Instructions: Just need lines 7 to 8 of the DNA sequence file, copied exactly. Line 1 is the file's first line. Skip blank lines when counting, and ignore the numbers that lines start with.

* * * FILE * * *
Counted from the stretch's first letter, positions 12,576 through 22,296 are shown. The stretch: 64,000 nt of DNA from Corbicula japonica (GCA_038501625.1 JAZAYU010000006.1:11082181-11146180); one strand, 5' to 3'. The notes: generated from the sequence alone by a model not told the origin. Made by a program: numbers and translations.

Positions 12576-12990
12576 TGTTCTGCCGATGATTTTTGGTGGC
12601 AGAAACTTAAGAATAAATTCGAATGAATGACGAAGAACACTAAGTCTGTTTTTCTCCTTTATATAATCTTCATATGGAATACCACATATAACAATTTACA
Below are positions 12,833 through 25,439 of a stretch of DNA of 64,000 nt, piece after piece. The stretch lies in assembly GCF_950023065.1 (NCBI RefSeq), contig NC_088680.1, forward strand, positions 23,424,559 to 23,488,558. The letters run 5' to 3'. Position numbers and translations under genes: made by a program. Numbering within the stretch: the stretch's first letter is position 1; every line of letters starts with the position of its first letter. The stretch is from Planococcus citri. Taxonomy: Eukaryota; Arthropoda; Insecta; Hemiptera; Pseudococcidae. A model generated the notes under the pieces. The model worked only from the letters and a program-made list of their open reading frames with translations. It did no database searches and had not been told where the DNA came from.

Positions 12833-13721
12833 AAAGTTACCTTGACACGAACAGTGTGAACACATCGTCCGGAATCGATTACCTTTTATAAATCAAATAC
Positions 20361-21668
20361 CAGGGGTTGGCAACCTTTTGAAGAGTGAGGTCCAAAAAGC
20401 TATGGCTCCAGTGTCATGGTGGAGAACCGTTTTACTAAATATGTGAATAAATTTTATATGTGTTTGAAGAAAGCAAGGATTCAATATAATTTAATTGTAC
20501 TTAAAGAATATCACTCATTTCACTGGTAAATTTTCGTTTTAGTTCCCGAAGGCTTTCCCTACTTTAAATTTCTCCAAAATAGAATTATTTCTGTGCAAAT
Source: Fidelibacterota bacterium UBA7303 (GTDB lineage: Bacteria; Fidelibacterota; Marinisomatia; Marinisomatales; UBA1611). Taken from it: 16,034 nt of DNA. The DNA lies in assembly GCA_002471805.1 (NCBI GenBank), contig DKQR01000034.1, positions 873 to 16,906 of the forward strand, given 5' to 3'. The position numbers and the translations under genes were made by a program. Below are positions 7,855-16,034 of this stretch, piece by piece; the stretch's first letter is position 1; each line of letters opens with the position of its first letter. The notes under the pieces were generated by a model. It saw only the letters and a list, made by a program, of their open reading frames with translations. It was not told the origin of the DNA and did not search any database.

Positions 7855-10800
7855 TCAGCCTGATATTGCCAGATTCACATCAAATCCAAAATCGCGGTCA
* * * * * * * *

12833 AAAGTTACCTTGACACGAACAGTGTGAACACATCGTCCGGAATCGATTACCTTTTATAAATCAAATAC
Positions 20361-21668